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Each person has their own physiological sense of smell or taste, which makes them like some foods and hate others (e.g. my family thinks durians smell like heaven, my chem teacher finds them nauseating). Their body make-up is also unique which makes them susceptible to certain diseases, while immune to others (e.g. some have deadly allergies, while others almost never get sick). What would be the proper term or phrase to refer to that uniqueness? Could it be "physiological make-up" or something, like "genetic/psychological make-up"?

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    unique .... as you have used it! – lbf Nov 3 '18 at 14:27
  • If you want to get really biological, "phenotype". It's the expression of the genes that decides... well, everything. Of course God or something similar may step in to fine tune occasionally, who knows. Though "phenotype" includes everything, including morphology, although you seem to be hinting at this idea with ""genetic/psychological make-up" – Zebrafish Nov 3 '18 at 18:16
  • "Everyone's different." – Hot Licks Nov 4 '18 at 12:57
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Dictionaries tend to define proclivity as...

  • the fact that someone likes something or likes to do something, especially something considered morally wrong

...but there are 1,670 hits in Google Books for the collocation proclivity to disease - hardly morally wrong, and certainly nothing that anyone would like to have.

In light of that, I think it's quite reasonable to use [personal] proclivities to refer to an individual's unique personal susceptibilities and innate predispositions as well as their preferences.


As implied above, there's also predisposition, defined by Cambridge Dictionary as the state of being likely to behave in a particular way or to suffer from a particular disease. In which context it's worth comparing these two usages for relative prevalence...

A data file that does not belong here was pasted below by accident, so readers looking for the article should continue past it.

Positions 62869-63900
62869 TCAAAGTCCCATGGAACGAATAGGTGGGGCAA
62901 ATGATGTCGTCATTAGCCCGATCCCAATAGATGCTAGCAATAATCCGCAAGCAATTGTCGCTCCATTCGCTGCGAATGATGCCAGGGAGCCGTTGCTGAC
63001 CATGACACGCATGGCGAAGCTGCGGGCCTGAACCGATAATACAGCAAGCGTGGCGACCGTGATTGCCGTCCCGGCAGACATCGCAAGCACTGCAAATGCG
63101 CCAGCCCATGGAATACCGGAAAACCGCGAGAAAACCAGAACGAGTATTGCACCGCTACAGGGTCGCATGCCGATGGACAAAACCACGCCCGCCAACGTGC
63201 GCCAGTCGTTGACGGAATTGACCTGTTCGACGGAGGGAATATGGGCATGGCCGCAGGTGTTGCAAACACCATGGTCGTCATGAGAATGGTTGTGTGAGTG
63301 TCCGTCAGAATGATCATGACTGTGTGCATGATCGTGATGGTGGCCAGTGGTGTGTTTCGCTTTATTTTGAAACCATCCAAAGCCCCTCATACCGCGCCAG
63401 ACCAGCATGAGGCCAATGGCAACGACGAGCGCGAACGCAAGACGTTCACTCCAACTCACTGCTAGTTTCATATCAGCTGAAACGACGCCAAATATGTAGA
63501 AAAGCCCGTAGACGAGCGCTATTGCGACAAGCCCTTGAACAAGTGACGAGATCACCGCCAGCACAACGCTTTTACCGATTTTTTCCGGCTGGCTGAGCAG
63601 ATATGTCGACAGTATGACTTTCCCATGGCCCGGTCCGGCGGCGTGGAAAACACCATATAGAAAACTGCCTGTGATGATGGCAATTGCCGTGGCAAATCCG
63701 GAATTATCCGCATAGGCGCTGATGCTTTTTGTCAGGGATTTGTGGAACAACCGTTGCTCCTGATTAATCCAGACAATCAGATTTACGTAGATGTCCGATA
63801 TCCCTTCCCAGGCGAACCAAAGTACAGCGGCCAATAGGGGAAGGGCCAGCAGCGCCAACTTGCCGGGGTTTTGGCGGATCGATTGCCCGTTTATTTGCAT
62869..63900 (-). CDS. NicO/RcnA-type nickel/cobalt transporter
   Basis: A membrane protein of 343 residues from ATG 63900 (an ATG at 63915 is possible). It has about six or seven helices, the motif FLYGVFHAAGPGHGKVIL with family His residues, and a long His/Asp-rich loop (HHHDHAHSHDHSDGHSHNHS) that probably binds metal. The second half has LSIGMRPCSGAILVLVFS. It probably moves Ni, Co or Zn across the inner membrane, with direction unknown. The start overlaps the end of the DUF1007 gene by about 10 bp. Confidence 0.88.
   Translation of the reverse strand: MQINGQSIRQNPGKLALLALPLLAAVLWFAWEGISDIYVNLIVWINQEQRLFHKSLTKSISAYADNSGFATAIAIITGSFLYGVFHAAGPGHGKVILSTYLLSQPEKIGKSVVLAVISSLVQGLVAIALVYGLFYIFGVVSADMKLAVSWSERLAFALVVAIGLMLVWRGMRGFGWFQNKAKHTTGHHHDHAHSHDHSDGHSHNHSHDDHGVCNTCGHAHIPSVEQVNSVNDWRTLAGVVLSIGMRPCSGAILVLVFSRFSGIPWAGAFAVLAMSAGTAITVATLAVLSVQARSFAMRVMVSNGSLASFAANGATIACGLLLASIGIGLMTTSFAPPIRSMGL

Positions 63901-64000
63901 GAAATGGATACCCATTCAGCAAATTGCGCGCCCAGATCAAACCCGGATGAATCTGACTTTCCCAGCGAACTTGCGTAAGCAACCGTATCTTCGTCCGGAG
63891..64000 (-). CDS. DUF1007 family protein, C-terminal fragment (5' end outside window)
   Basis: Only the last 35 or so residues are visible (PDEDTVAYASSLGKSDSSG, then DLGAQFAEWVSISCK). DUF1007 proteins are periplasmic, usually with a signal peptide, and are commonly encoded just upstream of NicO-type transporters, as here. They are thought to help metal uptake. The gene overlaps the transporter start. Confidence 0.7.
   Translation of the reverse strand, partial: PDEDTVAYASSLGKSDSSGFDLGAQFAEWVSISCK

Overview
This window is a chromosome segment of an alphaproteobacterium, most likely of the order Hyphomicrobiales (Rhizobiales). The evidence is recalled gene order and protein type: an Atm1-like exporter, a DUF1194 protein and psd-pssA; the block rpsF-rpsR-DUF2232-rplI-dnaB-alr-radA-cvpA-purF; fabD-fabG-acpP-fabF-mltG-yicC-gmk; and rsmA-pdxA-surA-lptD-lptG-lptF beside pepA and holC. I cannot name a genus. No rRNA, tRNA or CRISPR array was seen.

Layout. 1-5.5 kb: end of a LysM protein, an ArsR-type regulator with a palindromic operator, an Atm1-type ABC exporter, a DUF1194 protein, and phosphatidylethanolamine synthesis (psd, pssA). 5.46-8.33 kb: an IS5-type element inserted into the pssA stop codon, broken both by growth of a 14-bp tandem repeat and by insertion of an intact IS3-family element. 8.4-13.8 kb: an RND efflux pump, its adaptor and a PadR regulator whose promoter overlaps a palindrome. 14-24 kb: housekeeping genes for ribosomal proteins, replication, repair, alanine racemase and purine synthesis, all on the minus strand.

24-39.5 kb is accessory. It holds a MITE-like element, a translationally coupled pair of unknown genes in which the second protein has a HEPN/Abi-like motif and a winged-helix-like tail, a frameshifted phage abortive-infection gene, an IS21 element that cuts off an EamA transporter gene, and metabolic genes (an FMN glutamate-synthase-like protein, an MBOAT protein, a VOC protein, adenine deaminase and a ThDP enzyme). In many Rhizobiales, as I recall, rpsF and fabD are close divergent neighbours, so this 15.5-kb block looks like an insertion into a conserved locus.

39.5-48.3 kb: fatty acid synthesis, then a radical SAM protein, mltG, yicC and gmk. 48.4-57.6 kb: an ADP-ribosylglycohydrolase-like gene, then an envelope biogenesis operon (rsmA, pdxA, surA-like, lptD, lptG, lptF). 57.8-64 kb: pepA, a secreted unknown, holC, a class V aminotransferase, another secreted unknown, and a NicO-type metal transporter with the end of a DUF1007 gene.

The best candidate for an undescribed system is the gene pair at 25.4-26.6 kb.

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  • Oh hey, predisposition is a quite a good one actually. I'll go with that for my translation. Thanks. – Vun-Hugh Vaw Nov 3 '18 at 14:53
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    Not so sure about this, it seems to miss the whole emphasis on uniqueness. E.g. out of 7 billion people on the planet, I'd think nearly all of them have a proclivity to become hungry if they haven't eaten. – JDM-GBG Nov 3 '18 at 15:38
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    @JDM-GBG: That's hardly an argument. The fact that nearly everyone would prefer not to die of malnutrition doesn't invalidate the idea of describing the relatively few anorexics as having a proclivity to starvation. – FumbleFingers Nov 3 '18 at 17:11
  • @Vun-Hugh Vaw: I thought about that when writing my final sentence above, but discarded it because - partly because it seemed to me that personal predisposition was even more closely associated with "preference" over "susceptibility" than personal] proclivity. But mainly because I'd already made my choice and didn't want to faff about rephrasing what I'd already written. Whatever - having just done a relevant NGram search, I think I'll include the results chart... – FumbleFingers Nov 3 '18 at 17:20
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This one is focused primarily on behavior and personality (including likes and dislikes), not so much the medical aspect. But anyway:

individuality

noun, plural in·di·vid·u·al·i·ties.

  1. the particular character, or aggregate of qualities, that distinguishes one person or thing from others; sole and personal nature: a person of marked individuality.

  2. individualities, individual characteristics.

  3. a person or thing of individual or distinctive character.

https://www.dictionary.com/browse/individuality

As in, "Our individuality can be a great strength if we learn to approach our differences with respect and courtesy."

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